mercier winter training

Scott Mercier: Winter Training Tips from a Retired Pro Cyclist

By Scott Mercier,
CTS Contributing Editor, US Olympian, Retired pro cyclist

Winter was always my favorite season as a kid. Powder days and ski racing were what I craved. It helped having skiing as P.E. class school and a lift just 4 blocks from our house in Telluride. When I discovered the bike, however, my preference switched from winter to the warmer seasons. These days I live in the mountains again, just downriver from Aspen, but cycling ­– not skiing – is still my favorite activity. It’s not even close. But I do find ways to enjoy the cold and still focus on building and maintaining fitness for cycling and life.

One of the problems with being fast on a bike is that it doesn’t always lead to the healthiest outcomes for life in general. For example, Chris Froome may have been the best Grand Tour rider of the last generation, but his extreme fitness in some areas meant less development in others. I’d bet he struggled to carry a suitcase.

Regardless of whether you’re cycling to become an age-group champion, to get Strava segments, or for pure enjoyment, I find winter to be a great time to do something different. Doing intervals on an indoor trainer when it’s dark may keep you fast, but too much of that may not do wonders for your mental health.

My objectives are far different than they were 2-plus decades ago, but I still use winter as a time to reflect and plan: personally, professionally, and athletically.

My athletic goals now revolve around making sure most of the locals can’t drop me too badly, controlling my weight, and retaining overall body strength. I’m no longer singularly focused on being fast on a bike.

There are three specific activities that help me get through these dark months: skiing, lifting weights, and riding. And by riding, I mean outside riding, not hammering away on an indoor trainer. I haven’t ridden a trainer in years, and I don’t intend to start again now. I have too many flashbacks of Coach Carmichael yelling at me that, “This isn’t supposed to be fun!” (He meant the intense intervals I was struggling with, not cycling in general. That, he agreed, was supposed to be fun.)


Alpine, Nordic, and backcountry are all snow activities I enjoy and that keep me fit. Ripping lap after lap on the gondi is a great anaerobic activity, skinning up Ajax or Tiehack is a great Zone 2 or 3 energy burner, and Nordic skiing can be both anaerobic and aerobic depending upon the terrain. Anyone who tells you alpine skiing isn’t a workout doesn’t know how to ski. It’s a great workout and it’s great fun.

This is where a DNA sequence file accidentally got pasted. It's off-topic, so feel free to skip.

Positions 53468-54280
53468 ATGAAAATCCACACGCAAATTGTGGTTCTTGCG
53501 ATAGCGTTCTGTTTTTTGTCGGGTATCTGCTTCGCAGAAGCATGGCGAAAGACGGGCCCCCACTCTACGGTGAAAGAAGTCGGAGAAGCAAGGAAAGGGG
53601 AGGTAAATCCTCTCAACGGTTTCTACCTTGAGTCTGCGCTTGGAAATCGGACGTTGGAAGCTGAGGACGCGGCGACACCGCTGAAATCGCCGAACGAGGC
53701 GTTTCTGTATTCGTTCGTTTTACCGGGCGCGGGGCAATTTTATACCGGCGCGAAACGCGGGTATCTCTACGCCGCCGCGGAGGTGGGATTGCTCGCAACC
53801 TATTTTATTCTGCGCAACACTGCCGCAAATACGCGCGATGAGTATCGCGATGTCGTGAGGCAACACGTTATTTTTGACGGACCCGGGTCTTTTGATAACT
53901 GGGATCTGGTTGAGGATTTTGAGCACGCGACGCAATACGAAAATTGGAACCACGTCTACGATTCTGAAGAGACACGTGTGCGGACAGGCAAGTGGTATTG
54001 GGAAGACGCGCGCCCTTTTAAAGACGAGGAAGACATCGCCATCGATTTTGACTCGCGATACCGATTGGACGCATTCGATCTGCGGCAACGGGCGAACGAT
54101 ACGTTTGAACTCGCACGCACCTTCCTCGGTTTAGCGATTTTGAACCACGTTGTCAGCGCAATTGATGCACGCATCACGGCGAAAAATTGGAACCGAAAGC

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We put a gym in our garage, and it’s been a life saver. I’ve never been that “weight lifter guy”, but I’ve found that lifting two or three days a week is great for my overall health as well as my cycling power. I only started lifting a few years ago and I wished I’d started much earlier in life. A welcome side effect to winter weightlifting was the power I was able to generate on the pedals. While I rode a fair amount last summer, I really didn’t train. However, I was still able to get more than a few Strava PRs and even two KOM’s on some shorter segments. I weigh around 190 pounds, so the long climbs crush me. But through brute force, the power I was able to generate for 3-5 minutes was higher than it had been for quite some time. I attributed the increased power output to the time I spent doing deadlifts and squats. Who knows, maybe one day I’ll even be able to bench press my actual weight? Of course, I’d need to lose about 70 pounds first.


When I was still racing, I spent a lot of time riding in the winter and one of my favorite activities was always riding my mountain bike on snow packed roads. The fat-tire bikes are cool, but unless you’re riding on trails, you really don’t need one. You can ride your regular old mountain bike. I find that winter mountain bike rides are some of the most enjoyable rides of the year. Maybe it’s because of the novelty, but I really love it.

When it’s really cold outside, I tend to keep my effort level to high Zone 1 or low to mid Zone 2. You really don’t want to break too much of a sweat or you’ll get cold on a descent. Additionally, the cold air can wreak havoc on your lungs if you go too hard. Bring two hats and two sets of gloves as well so that you have dry gear for the descent. You’ll probably have the roads to yourself, but make sure you’re visible, because cars won’t be expecting to see cyclists. Only a crazy person would ride a bicycle in the winter; but then most of us who ride are a bit crazy anyway!

Regardless of how you spend your winter, take time to reflect, show gratitude, and be kind.

Good riding!

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Comments 6

  1. Two hats are key. Even for days on the flats a second hat at the turn around is great and a third hat if you drive to the start.

  2. Great ideas. I just recently began, packing an extra hat for the cool down/ after the coffee stop😀. Yep, Dead lifts are GREAT. They seem to strengthen the glutes, and hamstrings. I think I’ll need those biking Mt. Lemmon w/ CTS in February 2022😀

    1. At 6’3”, his 190 LB is quite reasonable for someone with a bit of upper body muscle. At 5’9” and decades ago, when I could pull close to 500 in a deadlift, I was near 170. Now more like 154, I’d still be considered “fat” to be a climber, but that’s a rarified breed, and normal folks look at me as skinny.

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